The Russian Foreign Ministry has announced that Russia will withdraw from the international treaty allowing observations flight over military facilities. In a statement the Foreign Ministry referred to the earlier withdrawal of the U.S., that “significantly upended the balance of interests of signatory states”.
In reaction to the US withdrawal, the procedure to step out of the treaty has been initiated by the Russian ministry and presented to parliament. Intended to build trust between Russia and the West, the treaty allowed over thirty-six participating countries to conduct reconnaissance flights over each other’s territories to collect information about military forces and activities.
In November last year the U.S. withdrew itself from the treaty, stating that the frequent violations by Russia made it “untenable for the United States to remain a party”. Russia denied these allegations and the European Union urged to U.S. to reconsider their position. Although Russia’s the head of the foreign affairs committee in the lower house of the Russian parliament, Leonid Slutsky, said that Russia could review its decision to withdraw if the U.S. decides to return to the pact last Friday, he also stated that those changes are very small. Despite the EU soothing attempts, both Russia and the U.S. are thus on the brink of leaving the pact for good.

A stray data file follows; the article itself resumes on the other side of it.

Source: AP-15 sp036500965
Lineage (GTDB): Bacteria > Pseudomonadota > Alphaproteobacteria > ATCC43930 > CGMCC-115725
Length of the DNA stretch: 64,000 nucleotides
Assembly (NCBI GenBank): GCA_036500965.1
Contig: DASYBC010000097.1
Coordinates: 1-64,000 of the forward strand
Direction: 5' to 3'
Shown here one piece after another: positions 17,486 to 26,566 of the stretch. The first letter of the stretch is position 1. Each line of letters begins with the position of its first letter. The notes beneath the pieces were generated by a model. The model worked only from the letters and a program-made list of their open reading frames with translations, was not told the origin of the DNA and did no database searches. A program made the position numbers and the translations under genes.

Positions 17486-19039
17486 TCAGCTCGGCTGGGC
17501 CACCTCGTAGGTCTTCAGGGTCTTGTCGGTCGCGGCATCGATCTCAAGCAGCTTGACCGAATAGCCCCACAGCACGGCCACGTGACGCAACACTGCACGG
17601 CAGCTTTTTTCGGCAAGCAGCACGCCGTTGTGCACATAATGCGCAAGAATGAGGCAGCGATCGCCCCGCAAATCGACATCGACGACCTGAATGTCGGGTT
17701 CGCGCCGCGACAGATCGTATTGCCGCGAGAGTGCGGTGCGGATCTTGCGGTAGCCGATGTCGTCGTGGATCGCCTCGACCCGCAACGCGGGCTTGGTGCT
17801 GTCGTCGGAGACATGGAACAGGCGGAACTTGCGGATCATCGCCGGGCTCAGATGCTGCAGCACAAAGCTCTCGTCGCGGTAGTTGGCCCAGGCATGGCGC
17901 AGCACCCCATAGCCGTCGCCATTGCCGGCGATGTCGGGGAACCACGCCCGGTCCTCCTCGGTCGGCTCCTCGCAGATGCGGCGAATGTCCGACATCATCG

The leave of the two superpowers also illustrates another episode of returning Cold War tensions. Back in 2019 both the U.S. and Russia already withdrew from the Intermediate-Range Nuclear Forces (INF) Treaty. The INF treaty was signed in 1987, after nearly a decade of bargaining between the superpowers. With only the new START nuclear agreement left in place, the tensions are rising to new heights again. Since the START agreement expires in three weeks, arms control advocates warn that an expiration of this last treaty would remove any checks on U.S. and Russian nuclear forces, creating a dangerous situation for global stability.